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Rolling deployments with Ansible and Cloud Load Balancers


Recently a fellow Racker wrote a great post about zero downtime deployments. I strongly believe in the principals he described. In his example, he used Node.js to build a deployment script to accomplish the goal, and I want to explore how this could be done with Ansible and the Rackspace Cloud.

Theory review

Lets review the theory. Assume you have 4 app servers behind a cloud load balancer. A zero downtime rolling deploy would mean taking half of the app servers out of the load balancer rotation, updating app code on them, validating app code on them, and re-inserting them back into the load balancer before moving on to repeat the steps with the second half of the app servers.

  1. Mark two nodes as draining
  2. When your app is done with current requests, mark those two as disabled
  3. Deploy your app to those two
  4. Verify your app as appropraite
  5. Mark those two as enabled

Then, simply repeat this process for the remaining two.

Ansible example

Lets write an Ansible playbook to accomplish the steps we outlined above. This example assumes a Cloud LoadBalancer named app-lb1 configured with four active web servers.

First we’re going to use the rax_clb module to discover data about the load balancer. We do this by making a call to ensure that state=present. This will create the load balancer if it doesn’t exist, but thanks to idempotence it will return data about the load balancer if it already exists.

- name: Loadbalancer Data Gathering
  hosts: localhost
  gather_facts: no
  connection: local

  tasks:
    - name: discover load balancer details
      rax_clb: name=app-lb1 port=80 protocol=HTTP type=PUBLIC
               state=present wait=true
               credentials=/path/to/credentials
      register: lb

This task will get the data and register that data in the lb variable. To see what kind of data is returned we can use the debug module:

- name: debug lb data
  debug: var=lb

The data we care about is the status of the load balancer and the list of nodes behind the load balancer. Those are lb.balancer.status and lb.balancer.nodes respectively.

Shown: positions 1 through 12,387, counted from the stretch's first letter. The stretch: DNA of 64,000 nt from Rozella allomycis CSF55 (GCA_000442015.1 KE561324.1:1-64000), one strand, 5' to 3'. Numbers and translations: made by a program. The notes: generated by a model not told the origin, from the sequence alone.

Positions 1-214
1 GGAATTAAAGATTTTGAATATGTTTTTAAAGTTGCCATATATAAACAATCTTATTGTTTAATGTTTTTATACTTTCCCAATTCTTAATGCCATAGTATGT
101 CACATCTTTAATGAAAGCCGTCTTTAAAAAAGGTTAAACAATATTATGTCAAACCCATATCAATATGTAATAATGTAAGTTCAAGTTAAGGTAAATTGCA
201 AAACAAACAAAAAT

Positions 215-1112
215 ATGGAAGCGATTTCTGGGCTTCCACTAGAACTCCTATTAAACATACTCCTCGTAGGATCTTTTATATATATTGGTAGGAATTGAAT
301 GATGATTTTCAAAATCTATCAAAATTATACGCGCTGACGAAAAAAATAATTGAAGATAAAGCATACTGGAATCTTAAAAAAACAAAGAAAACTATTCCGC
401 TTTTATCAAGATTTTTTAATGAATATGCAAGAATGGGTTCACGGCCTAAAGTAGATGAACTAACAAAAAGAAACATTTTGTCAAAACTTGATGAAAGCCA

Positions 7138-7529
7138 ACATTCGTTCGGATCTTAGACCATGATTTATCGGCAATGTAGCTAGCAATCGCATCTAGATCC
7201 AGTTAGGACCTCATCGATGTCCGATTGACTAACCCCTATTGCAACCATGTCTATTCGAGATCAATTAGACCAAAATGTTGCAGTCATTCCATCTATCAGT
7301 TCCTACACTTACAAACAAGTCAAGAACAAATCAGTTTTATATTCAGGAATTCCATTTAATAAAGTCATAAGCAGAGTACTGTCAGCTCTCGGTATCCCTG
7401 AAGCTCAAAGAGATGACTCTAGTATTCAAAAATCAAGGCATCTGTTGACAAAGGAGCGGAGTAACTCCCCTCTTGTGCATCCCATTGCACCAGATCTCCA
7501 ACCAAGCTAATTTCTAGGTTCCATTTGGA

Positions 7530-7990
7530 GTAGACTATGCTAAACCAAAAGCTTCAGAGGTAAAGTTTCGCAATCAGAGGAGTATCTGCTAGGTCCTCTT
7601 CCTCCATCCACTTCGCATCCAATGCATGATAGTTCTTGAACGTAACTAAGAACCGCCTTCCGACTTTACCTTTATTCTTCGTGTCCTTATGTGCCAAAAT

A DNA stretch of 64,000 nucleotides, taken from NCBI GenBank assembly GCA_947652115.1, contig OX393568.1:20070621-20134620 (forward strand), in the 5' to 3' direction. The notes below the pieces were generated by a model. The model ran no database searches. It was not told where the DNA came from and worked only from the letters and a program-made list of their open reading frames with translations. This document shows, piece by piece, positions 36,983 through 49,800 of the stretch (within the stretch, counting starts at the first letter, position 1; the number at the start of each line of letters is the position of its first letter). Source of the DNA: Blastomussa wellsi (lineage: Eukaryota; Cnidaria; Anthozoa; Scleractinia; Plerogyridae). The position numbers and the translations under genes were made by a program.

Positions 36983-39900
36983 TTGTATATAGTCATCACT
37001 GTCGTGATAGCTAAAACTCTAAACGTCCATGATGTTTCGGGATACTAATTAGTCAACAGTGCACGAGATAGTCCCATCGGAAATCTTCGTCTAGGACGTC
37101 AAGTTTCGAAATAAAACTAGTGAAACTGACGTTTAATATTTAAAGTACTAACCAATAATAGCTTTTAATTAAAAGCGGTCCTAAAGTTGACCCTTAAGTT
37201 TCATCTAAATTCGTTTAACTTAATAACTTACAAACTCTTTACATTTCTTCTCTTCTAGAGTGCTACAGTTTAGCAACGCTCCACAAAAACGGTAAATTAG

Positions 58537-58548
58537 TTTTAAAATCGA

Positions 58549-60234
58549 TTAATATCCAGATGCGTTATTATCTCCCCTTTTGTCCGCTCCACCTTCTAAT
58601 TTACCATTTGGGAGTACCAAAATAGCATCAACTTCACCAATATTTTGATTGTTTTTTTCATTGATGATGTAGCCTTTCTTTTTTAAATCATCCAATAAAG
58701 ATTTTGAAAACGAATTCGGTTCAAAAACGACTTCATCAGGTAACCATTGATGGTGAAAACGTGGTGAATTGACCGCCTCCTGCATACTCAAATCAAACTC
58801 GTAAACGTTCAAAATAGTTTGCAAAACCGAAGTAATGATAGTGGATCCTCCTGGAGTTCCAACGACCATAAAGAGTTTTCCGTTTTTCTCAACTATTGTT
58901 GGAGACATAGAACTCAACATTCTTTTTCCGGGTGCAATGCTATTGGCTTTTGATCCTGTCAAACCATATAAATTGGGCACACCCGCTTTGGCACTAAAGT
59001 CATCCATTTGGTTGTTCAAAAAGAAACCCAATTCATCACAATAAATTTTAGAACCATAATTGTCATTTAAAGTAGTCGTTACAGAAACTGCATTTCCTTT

First lets check the health of the load balancer itself and fail early if the balancer is not healthy:

- name: pre-flight lb health check
  fail: msg="Load Balancer not healthy, aborting deployment!"
  when: lb.balancer.status != 'ACTIVE'

Next lets ensure our nodes are healthy:

- name: pre-flight node health check
  fail: msg="Node {{ item.id }} is not healthy, abording deployment!"
  when: item.condition != 'ENABLED'
  with_items: lb.balancer.nodes

With those pre-flight checks out of the way, we can now create a group of hosts from the nodes. This uses the add_host module. We will set the name to the node ID then use the ansible_ssh_host variable to store the IP address to access them. We’ll also set ansible_ssh_user to root, and set lb_id to the ID of the load balancer, which will use in a later play.

- name: create node host group
  add_host: name={{ item.id }} ansible_ssh_host={{ item.address }}
            ansible_ssh_user=root lb_id={{ lb.balancer.id }}
            groups=web
  with_items: lb.balancer.nodes

Now that we’ve captured the load balancer data, done our pre-flight checks, and added our nodes we can get on with our deploy. This will be a new play using the group we just created, web:

- name: Deploy the code
  hosts: web
  gather_facts: no
  connection: ssh
  any_errors_fatal: yes
  serial: 2